Now first off - be aware that the graphical shell is not supported in WSL (Windows Subsystem for Linux). That's a bummer and a known bug (no need to report it), so for now you'll need to use Powershell or cmd.exe if you are on Windows. Also note that you will need to install the Bluemix CLI (bx) if you haven't done that already.

Quick note that you may have some issues with the bx command line and login. If you do - just ask. If you don't - then don't worry about it. ;)

So what does the shell provide? First, it can graphically map your compositions.


Ok, that's cool, and it can handle more complex compositions are well. This can be real handy while your mapping out complex logic.

But... outside of compositions, the graphical shell has some kick ass reporting of your OpenWhisk stuff in general. So for example, here is the table report.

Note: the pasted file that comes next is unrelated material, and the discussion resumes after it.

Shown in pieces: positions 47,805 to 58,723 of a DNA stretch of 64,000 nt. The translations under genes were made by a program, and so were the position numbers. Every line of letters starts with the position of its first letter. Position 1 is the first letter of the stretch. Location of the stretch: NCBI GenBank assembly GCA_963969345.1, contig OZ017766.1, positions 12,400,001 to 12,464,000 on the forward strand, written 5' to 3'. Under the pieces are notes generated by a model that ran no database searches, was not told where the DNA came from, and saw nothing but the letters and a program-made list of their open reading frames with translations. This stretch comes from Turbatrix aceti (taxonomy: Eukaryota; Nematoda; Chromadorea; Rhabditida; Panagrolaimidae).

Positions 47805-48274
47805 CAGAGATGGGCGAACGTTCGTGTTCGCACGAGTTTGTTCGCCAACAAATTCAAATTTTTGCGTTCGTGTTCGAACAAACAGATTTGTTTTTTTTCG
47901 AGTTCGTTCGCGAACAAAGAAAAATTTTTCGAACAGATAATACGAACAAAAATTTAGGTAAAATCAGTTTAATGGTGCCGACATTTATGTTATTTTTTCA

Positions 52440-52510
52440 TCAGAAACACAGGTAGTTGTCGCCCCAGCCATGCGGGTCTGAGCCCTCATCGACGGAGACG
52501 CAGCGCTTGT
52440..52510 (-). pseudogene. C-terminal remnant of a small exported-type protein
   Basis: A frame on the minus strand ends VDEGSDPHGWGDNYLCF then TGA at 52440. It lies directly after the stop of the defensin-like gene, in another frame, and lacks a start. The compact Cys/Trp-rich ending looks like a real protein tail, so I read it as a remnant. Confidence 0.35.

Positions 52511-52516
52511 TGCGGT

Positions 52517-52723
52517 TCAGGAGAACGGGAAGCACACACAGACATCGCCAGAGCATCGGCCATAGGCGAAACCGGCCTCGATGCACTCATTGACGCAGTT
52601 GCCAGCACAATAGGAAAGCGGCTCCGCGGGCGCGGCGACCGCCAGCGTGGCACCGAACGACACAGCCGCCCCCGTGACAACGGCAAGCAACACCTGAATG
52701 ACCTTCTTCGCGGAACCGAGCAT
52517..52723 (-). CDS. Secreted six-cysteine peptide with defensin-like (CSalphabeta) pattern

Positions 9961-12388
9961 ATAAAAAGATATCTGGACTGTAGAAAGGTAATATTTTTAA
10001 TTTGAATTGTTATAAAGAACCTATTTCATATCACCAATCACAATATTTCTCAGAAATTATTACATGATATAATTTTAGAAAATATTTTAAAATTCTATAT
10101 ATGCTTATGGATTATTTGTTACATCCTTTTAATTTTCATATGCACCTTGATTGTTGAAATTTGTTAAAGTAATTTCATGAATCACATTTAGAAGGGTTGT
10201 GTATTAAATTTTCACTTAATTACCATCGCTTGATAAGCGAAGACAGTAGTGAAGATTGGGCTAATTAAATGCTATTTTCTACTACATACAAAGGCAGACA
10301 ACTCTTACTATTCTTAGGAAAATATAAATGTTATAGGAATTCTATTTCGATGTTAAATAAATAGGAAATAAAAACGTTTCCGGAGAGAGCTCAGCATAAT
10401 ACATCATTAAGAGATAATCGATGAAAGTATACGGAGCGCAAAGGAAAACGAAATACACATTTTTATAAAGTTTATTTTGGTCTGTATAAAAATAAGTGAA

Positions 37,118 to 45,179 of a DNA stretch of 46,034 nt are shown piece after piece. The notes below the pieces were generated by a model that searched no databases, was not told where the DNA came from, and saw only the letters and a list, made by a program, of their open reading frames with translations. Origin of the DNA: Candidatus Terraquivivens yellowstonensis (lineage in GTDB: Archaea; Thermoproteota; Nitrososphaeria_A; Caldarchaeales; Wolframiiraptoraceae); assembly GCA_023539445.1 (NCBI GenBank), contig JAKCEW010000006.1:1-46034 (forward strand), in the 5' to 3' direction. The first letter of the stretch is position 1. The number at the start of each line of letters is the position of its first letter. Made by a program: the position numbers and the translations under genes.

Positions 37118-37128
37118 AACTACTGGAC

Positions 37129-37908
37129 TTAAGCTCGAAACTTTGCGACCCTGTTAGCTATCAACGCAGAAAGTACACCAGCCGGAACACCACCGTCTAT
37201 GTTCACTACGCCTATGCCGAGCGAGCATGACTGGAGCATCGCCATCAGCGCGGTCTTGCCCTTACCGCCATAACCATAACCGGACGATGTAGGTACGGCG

It may be a bit hard to read, but that red line there with the high error count? That's my Serverless Superman one. I'm going to fix that with compositions (and I'll blog that process!). Clicking into it gives me more details:


And clicking yet again, on an error for example, shows me information about the failure:


I cannot tell you how happy this makes me. I mean - this was all possible before via the CLI - but the ease of use of this tool in finding stuff like this is awesome.

And there's more - you can easily view past executions and even trace the output from each part of the composition. Really - I can't describe how useful this tool has been and it's still being expanded. As I said above, even if none of the fancy "Composer" aspects seem useful to you - you need to get the fsh tool installed just for the help in regular debugging.

So - check it out today at and let me know what you think!